Technicals: GLA is designated as 18:3(ω-6). Chemically, GLA is a carboxylic acid with an 18-carbon chain and three cis double bonds; the first double bond is located at the sixth carbon from the omega end. It is also sometimes called gamolenic acid. It is an isomer of alpha-linolenic acid, which is the omega-3 fatty acid found in flax seed. Although there are alpha- and gamma- forms of linolenic acid, there is no beta form. One was once identified but it turned out to be an artifact of the original analytical process, (Gunstone).
The structure of the GLA rich oil is distinct, with GLA being concentrated in the sn-3 position of evening primrose oil and blackcurrant seed oil, the sn-2 position of borage oil and the sn-2 and sn-3 positions of fungal oil (Lawson and Hughes 1988). testing
Sources: GLA is an Omega-6 essential fatty acid. From GLA, the body forms dihomo-gamma-linolenic acid (DGLA). This is one of the body's three sources of eicosanoids (along with AA and EPA.) DGLA is the precursor of the prostaglandin PGH1, which in turn forms PGE1 and the thromboxane TXA1. PGE1 has a role in regulation of immune system function and is used as the medicine alprostadil. TXA1 modulates the pro-inflammatory properties of the thromboxane TXA2.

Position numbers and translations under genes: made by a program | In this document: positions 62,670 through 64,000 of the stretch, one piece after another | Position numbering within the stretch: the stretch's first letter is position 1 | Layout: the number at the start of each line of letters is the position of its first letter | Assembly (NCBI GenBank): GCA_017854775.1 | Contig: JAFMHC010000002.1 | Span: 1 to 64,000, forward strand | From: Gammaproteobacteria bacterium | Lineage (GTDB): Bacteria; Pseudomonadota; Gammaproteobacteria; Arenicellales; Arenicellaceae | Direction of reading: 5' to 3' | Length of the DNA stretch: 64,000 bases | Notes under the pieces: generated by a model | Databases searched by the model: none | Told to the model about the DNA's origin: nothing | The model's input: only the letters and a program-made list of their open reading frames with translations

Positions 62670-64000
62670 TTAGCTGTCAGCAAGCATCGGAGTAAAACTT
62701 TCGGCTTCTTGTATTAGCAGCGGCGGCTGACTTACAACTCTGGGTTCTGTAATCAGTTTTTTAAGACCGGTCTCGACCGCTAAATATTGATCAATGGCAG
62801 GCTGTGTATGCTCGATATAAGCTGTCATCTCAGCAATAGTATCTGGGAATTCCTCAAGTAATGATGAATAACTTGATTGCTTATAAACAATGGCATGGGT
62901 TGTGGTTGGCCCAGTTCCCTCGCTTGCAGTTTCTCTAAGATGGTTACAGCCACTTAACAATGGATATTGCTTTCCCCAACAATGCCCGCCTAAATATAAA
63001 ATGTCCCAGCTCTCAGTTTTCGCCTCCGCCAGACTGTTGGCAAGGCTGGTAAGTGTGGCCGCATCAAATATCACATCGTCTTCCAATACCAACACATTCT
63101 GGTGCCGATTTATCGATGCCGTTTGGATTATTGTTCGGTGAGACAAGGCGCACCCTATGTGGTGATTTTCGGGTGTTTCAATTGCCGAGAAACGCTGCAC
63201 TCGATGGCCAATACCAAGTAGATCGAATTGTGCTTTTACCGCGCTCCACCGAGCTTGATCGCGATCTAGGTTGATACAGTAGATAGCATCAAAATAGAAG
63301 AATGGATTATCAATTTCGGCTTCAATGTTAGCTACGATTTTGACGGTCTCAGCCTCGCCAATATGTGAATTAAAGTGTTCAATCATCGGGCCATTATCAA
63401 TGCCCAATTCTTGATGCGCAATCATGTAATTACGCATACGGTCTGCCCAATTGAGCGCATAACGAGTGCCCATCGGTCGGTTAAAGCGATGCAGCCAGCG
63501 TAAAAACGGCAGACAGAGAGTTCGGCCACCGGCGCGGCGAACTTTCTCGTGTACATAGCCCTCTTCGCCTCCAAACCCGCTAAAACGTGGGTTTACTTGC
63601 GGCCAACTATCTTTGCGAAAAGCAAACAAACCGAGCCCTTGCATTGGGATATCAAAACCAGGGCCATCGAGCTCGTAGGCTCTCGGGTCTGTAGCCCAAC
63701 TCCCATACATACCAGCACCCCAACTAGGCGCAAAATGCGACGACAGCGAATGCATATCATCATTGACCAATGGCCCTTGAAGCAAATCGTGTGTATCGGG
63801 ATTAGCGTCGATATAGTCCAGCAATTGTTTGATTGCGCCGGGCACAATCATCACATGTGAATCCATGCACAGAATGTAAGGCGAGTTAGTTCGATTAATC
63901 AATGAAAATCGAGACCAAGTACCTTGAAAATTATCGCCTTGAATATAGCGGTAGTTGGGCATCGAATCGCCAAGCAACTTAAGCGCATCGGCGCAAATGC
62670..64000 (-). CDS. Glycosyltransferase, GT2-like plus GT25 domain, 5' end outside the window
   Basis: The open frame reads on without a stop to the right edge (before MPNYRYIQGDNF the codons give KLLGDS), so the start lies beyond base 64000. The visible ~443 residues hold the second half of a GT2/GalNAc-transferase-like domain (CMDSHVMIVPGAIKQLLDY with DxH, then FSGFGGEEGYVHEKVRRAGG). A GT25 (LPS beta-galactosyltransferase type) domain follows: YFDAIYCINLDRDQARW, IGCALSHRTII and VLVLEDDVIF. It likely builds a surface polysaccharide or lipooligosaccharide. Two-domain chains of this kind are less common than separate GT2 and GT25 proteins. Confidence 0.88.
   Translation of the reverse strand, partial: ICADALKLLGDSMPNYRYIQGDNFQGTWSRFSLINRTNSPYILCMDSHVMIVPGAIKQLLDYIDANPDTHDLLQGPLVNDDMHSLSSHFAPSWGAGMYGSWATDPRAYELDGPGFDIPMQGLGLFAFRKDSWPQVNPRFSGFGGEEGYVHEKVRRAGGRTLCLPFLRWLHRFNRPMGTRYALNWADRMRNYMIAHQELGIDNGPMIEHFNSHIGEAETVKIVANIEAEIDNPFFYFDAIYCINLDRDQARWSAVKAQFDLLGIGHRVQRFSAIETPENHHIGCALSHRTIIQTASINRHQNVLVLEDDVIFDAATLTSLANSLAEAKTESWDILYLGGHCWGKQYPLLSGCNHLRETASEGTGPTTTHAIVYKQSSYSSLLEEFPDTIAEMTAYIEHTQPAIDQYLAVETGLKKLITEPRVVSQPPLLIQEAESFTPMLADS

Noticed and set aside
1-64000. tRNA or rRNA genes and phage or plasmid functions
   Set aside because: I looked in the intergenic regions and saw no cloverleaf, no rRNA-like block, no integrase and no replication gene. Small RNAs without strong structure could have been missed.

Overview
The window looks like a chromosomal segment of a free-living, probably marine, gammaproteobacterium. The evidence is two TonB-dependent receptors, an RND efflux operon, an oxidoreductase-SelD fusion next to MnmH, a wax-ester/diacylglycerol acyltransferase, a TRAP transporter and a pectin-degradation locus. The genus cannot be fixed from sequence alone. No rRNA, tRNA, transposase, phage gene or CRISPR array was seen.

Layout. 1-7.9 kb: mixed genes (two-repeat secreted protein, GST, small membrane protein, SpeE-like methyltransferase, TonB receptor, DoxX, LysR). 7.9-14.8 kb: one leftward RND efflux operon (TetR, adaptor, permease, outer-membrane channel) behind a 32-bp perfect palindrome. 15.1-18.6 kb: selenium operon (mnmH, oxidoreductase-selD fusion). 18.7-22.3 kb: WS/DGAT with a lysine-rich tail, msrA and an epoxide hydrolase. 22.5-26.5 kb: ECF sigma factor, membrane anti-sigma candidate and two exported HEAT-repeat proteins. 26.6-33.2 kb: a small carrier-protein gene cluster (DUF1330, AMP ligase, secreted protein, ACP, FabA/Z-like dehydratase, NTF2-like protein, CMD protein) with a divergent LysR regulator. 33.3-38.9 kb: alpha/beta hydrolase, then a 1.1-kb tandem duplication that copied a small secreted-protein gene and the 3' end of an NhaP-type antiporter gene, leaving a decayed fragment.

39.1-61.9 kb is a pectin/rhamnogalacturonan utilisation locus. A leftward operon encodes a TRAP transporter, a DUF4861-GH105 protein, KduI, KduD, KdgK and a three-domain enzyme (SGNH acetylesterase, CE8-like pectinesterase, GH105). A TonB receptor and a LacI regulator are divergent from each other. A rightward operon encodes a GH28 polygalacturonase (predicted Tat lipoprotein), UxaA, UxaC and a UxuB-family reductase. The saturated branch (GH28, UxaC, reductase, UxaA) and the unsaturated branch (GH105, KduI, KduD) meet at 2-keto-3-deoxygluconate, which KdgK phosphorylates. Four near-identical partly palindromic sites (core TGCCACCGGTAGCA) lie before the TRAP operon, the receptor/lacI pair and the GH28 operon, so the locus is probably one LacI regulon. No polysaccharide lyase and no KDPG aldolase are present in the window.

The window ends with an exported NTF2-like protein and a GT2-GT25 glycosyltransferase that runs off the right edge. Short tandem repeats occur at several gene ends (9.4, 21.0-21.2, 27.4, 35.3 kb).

GLA is obtained from vegetable oils, such as evening primrose (Oenothera biennis) oil, blackcurrant seed oil, borage oil and hemp seed oil, and from spirulina, a cyanobacteria. Each contains varying amounts of the fatty acid, with borage oil usually being the most heavily concentrated form. All are widely available in pharmacies, health food stores, or online shops.
The body produces GLA from linoleic acid (LA). This reaction is catalized by Δ6-desaturase (D6D), an enzyme which allows the creation of a double bond on the 6th carbon counting from the carboxyl terminus. LA is consumed sufficiently in most diets, from such abundant sources as cooking oils and meats. A lack of GLA can occur when people grow older and their bodies become unable to produce it in sufficient quantities, or due to specific dietary deficiencies.
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